Sunday, November 8, 2009

Sometimes, the economy isn't the problem

I recently had the opportunity to patronize not one, but two local computer stores. Both owners mentioned to me that times were tough, business was slow and they hoped things would pick up very soon. If my experience with them was typical, they'd be in trouble in any economy.

All I wanted to do is bump up the RAM in my old PC. I could have just bought the chips online, but I wanted to do my little bit to support local businesses. I started with the closest one, about 5 miles away and an occasional customer of mine. I went to his shop, picked up a couple of 1 gig sticks that he assured me would work fine. They didn't. I went back, got some different ones. They didn't work either. Finally I brought the computer in. He decided that it was a speed issue and he ordered some different ones for me. When I got back to my shop I started thinking that I'd already wasted a lot of time on what was supposed to be a 20 minute errand. I called the computer store again and asked him if he needed the complete model number of my motherboard so he could ensure he was getting compatible RAM. "Oh no," he said "I know these ones will be fine." Five days later, the RAM arrived. It didn't work. Finally, I did some research on my own (it took all of about 5 minutes on the web) and discovered that this particular motherboard required single sided RAM and all the ones he had ordered were double sided. Not only did he not have a supplier for the RAM I needed he informed me that there would be a 15% "restocking fee" for the RAM HE HAD INCORRECTLY ORDERED!

I probably sent this genius 6 or 7 customers over the previous 12 months. Rather than make a great big deal over the $12 he wanted to steal from me, I simply told him how I felt about it and that he should make good use of it, because he'll never see me or anyone I can stop from going there again.

Okay, it wasn't an emergency upgrade, so it was a couple of weeks before I called another computer store. I had been introduced to the owner of that store when they first opened. He too was now worried about being able to keep his doors open. I told him I had a small order, but I guess it's better than nothing. This time I handed him a paper with the complete motherboard specs and told him to make absolutely sure that the RAM they got was compatible with it. After not hearing from them for several days, I called to check on my RAM order. The associate who answered was pleased to inform me that they had the RAM in stock. I told him about my previous experience and again asked if he was sure this was the right RAM. "Oh yes" he said "But bring your computer in and, if it's not, you wont have to pay a restocking fee." I pressed him on the issue again, because the time it would take to disconnect my PC and make the 15 mile round trip, through heavy traffic, was not insignificant to me. He was certain he had the right product. Just to be sure, I again got on the web and looked up the specs. This time I found what I was looking for in two minutes. I called the shop back and asked him if the RAM he was ready to have me drive up and install was one sided or two sided. "Two-sided" he said.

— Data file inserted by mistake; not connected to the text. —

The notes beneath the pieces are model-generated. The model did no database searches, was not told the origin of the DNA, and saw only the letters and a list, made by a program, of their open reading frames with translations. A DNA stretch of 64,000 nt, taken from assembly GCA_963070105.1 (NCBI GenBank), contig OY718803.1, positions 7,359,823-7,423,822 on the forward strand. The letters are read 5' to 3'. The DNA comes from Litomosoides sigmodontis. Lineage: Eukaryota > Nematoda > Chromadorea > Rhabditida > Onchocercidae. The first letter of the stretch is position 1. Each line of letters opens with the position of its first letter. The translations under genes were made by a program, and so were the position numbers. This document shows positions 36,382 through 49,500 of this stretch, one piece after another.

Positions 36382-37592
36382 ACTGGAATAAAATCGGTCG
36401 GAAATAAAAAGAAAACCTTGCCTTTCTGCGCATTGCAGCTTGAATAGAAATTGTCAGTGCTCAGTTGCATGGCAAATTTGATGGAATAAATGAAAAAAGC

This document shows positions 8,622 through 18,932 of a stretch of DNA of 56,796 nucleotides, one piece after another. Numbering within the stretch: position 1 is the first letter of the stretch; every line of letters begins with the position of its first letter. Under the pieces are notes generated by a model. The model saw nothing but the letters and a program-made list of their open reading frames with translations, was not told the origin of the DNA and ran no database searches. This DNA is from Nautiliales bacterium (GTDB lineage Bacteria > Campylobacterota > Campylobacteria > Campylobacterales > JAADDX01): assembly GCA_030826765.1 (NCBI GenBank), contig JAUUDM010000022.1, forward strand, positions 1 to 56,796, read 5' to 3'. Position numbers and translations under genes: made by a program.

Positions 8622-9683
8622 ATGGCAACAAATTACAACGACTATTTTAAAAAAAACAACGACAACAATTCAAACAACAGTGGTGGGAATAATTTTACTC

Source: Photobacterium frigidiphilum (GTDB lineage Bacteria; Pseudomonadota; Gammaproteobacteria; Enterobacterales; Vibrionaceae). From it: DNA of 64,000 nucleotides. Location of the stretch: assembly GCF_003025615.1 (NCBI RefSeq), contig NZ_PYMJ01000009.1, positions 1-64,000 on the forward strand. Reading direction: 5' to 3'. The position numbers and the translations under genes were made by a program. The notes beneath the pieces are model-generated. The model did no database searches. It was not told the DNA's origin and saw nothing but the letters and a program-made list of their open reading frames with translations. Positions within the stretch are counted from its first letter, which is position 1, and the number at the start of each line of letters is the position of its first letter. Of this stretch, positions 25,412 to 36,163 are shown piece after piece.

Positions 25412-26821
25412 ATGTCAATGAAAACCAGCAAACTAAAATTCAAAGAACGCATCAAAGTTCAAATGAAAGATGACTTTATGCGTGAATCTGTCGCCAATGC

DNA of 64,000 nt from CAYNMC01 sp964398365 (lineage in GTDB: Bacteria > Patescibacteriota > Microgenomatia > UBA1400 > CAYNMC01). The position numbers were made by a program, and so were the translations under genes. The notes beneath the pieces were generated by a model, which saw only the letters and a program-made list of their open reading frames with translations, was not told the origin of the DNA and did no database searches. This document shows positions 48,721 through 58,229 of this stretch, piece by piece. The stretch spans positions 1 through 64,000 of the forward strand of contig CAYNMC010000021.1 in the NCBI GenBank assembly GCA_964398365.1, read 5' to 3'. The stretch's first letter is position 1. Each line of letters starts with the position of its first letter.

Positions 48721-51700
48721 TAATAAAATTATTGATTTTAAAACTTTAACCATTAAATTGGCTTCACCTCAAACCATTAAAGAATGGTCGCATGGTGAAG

I'm pretty sure a computer repair shop has internet access. Further, the "experts" there should already know where to get the information they need to ensure compatibility. Yet, in their mind, it was better to waste an hour of my time, as well as a gallon of gas, than to spend a minute or so of their own time looking up the information they needed to ensure they were selling me the right product.

Ultimately, I ordered my RAM online...again. It was cheaper, it works, and in purchasing it elsewhere, I'm not supporting bad business practices in the local market.

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